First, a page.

Tommy Lee Jones is in a good mood. So I've been told. But you can't tell by looking at him. That hardscrabble central Texas face, lined with every one of his 66 years, seems to bear only one expression: that of a bone-weary traveler being informed that his flight has been canceled.
The actor is said to be proud of his fiery turn in Steven Spielberg's Lincoln, and understandably so. Jones plays the virulently abolitionist congressman Thaddeus Stevens, a man so antislavery that he figures the president to be soft on the subject. Jones' performance is brimming with grandiloquent put-downs of his political foes, and critics have embraced it en masse, calling it ''gloriously obstreperous,'' ''riotously belligerent,'' and, in one case, ''even richer'' than Daniel Day-Lewis' portrayal of the cat in the stovepipe hat. For all the verbal fireworks, Jones has a surprisingly touching and vulnerable scene late in the film, where he manages to lay bare everything Stevens didn't say. Lincoln could be the actor's strongest shot at an Oscar since he won Best Supporting Actor in 1994 for The Fugitive. So he has every reason to be happy.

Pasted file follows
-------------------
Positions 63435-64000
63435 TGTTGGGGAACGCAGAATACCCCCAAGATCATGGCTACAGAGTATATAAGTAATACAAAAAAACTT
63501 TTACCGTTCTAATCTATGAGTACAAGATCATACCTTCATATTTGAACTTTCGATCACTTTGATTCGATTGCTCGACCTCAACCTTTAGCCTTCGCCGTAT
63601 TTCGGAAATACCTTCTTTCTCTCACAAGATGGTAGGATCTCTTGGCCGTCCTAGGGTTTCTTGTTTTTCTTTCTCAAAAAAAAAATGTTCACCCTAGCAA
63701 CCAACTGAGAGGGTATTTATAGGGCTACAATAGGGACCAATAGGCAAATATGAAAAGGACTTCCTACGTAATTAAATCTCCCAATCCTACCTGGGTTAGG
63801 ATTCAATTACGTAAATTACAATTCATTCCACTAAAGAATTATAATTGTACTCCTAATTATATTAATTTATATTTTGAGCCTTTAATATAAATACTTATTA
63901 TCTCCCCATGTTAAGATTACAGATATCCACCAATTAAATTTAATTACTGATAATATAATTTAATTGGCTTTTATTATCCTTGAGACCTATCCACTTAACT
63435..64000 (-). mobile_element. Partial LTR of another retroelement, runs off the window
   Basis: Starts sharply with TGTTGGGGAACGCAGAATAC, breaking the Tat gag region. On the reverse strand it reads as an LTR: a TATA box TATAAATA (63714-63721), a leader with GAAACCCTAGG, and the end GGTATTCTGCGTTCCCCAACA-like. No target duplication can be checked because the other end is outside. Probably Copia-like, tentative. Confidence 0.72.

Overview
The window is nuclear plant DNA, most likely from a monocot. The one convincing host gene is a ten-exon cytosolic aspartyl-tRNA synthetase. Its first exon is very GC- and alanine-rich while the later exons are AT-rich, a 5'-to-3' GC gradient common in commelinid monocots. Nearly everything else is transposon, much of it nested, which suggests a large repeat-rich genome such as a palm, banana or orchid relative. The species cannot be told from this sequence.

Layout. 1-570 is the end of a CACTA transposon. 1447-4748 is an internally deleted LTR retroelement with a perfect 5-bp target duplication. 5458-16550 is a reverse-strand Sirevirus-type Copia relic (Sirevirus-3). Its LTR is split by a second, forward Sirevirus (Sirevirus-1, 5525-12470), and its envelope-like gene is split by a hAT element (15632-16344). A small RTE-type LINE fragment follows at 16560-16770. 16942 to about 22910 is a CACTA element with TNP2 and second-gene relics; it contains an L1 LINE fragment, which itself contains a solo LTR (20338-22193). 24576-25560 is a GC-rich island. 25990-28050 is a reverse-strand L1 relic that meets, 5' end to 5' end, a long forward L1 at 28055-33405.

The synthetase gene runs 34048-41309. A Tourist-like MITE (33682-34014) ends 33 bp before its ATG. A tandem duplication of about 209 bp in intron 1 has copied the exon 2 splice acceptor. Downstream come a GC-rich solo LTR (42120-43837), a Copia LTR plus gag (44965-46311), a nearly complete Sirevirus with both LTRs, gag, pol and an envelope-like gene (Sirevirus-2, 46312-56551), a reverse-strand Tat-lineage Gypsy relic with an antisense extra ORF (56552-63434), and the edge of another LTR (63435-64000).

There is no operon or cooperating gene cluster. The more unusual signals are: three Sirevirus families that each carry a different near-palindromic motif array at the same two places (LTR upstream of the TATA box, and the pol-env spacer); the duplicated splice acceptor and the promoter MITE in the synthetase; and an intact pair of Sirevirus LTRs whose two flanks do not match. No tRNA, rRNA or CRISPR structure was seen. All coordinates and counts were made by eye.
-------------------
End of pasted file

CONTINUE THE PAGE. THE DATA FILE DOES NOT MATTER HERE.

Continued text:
But there is no smiling as Jones walks to the corner booth of the Polo Lounge at the Beverly Hills Hotel. I've interviewed him before, and his reputation for being one of the most fearsome men in Hollywood is well earned. We shake hands. There is no small talk. Once you've met Jones, you know better than to try to make any.
Josh Brolin, who studied Jones closely to play a younger version of his character in Men in Black 3, made that mistake at their script reading. Brolin (who'd worked with Jones twice before) brought greetings from his wife, Diane Lane, and his friend Charlize Theron, both of whom had also costarred with Jones. ''I said, 'Hey, man, Charlize and Diane send their hellos.' And there's a long pause and he goes [in a flat voice], 'Okay.' And I'm thinking, What kind of f--ing response is that? That's the weirdest ... I don't know what to say.'' Of course, Brolin adds, ''that's his genius: How can I make this the most uncomfortable moment anybody has ever had in the world?''